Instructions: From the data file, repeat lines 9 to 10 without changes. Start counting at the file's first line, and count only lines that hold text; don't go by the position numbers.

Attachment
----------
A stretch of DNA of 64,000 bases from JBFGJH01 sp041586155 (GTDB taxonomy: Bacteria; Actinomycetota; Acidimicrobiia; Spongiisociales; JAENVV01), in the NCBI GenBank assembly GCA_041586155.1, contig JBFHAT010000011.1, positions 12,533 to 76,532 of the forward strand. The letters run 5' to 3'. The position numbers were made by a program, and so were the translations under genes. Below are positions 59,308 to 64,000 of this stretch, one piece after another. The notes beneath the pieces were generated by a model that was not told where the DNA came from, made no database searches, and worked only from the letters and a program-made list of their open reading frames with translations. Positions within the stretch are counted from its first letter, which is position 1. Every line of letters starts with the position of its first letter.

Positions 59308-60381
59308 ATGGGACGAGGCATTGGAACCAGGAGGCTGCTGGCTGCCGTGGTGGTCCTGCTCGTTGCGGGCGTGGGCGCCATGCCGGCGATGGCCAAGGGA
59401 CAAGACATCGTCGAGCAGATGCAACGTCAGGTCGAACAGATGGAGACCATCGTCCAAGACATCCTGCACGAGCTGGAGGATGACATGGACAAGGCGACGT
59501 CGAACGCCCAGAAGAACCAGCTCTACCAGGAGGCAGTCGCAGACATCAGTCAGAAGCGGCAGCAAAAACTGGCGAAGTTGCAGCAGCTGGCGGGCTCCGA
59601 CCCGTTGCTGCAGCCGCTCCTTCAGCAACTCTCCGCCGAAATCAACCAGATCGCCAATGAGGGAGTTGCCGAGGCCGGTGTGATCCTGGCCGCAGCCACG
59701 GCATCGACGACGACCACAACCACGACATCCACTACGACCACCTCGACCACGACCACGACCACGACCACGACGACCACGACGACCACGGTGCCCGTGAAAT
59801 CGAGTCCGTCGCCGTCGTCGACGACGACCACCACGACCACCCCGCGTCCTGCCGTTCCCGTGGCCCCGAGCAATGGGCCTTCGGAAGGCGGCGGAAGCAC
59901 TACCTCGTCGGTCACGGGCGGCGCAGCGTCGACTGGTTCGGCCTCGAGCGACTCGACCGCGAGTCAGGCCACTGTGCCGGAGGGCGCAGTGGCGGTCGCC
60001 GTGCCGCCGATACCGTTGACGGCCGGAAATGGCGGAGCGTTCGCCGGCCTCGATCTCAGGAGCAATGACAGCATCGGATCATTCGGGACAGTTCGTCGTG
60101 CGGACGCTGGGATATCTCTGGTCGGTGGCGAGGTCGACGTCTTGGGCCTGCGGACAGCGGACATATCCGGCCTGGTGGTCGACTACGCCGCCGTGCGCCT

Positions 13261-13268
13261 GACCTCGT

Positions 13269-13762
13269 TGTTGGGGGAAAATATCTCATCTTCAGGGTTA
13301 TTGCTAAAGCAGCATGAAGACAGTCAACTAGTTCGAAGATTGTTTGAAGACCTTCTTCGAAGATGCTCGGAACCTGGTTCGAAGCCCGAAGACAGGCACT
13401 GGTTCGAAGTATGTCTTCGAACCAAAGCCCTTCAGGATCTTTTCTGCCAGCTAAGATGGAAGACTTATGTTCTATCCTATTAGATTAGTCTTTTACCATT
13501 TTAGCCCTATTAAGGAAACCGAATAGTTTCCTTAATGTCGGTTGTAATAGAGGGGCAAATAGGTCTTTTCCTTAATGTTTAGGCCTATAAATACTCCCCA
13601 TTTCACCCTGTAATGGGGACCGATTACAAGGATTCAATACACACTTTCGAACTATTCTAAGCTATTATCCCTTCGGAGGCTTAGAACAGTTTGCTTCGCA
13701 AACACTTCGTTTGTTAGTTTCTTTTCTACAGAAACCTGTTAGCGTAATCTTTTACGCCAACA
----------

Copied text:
59901 TACCTCGTCGGTCACGGGCGGCGCAGCGTCGACTGGTTCGGCCTCGAGCGACTCGACCGCGAGTCAGGCCACTGTGCCGGAGGGCGCAGTGGCGGTCGCC
60001 GTGCCGCCGATACCGTTGACGGCCGGAAATGGCGGAGCGTTCGCCGGCCTCGATCTCAGGAGCAATGACAGCATCGGATCATTCGGGACAGTTCGTCGTG